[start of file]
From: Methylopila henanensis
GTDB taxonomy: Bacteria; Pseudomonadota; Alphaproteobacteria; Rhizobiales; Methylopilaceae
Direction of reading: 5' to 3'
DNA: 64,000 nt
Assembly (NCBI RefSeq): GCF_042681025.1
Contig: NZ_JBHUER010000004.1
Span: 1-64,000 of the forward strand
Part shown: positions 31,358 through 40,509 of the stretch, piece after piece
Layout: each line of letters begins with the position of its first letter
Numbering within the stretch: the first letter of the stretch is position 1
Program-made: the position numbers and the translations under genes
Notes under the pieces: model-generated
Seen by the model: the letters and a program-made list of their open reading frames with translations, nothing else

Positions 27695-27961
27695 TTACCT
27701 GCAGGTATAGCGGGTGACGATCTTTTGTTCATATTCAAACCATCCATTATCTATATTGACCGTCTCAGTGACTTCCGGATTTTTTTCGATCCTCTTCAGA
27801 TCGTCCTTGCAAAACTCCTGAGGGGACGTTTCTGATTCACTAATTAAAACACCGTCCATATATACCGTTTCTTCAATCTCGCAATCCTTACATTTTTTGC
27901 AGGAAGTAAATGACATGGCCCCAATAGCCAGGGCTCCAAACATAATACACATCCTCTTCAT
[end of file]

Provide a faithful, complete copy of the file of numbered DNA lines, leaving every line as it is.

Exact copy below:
From: Methylopila henanensis
GTDB taxonomy: Bacteria; Pseudomonadota; Alphaproteobacteria; Rhizobiales; Methylopilaceae
Direction of reading: 5' to 3'
DNA: 64,000 nt
Assembly (NCBI RefSeq): GCF_042681025.1
Contig: NZ_JBHUER010000004.1
Span: 1-64,000 of the forward strand
Part shown: positions 31,358 through 40,509 of the stretch, piece after piece
Layout: each line of letters begins with the position of its first letter
Numbering within the stretch: the first letter of the stretch is position 1
Program-made: the position numbers and the translations under genes
Notes under the pieces: model-generated
Seen by the model: the letters and a program-made list of their open reading frames with translations, nothing else

Positions 27695-27961
27695 TTACCT
27701 GCAGGTATAGCGGGTGACGATCTTTTGTTCATATTCAAACCATCCATTATCTATATTGACCGTCTCAGTGACTTCCGGATTTTTTTCGATCCTCTTCAGA
27801 TCGTCCTTGCAAAACTCCTGAGGGGACGTTTCTGATTCACTAATTAAAACACCGTCCATATATACCGTTTCTTCAATCTCGCAATCCTTACATTTTTTGC
27901 AGGAAGTAAATGACATGGCCCCAATAGCCAGGGCTCCAAACATAATACACATCCTCTTCAT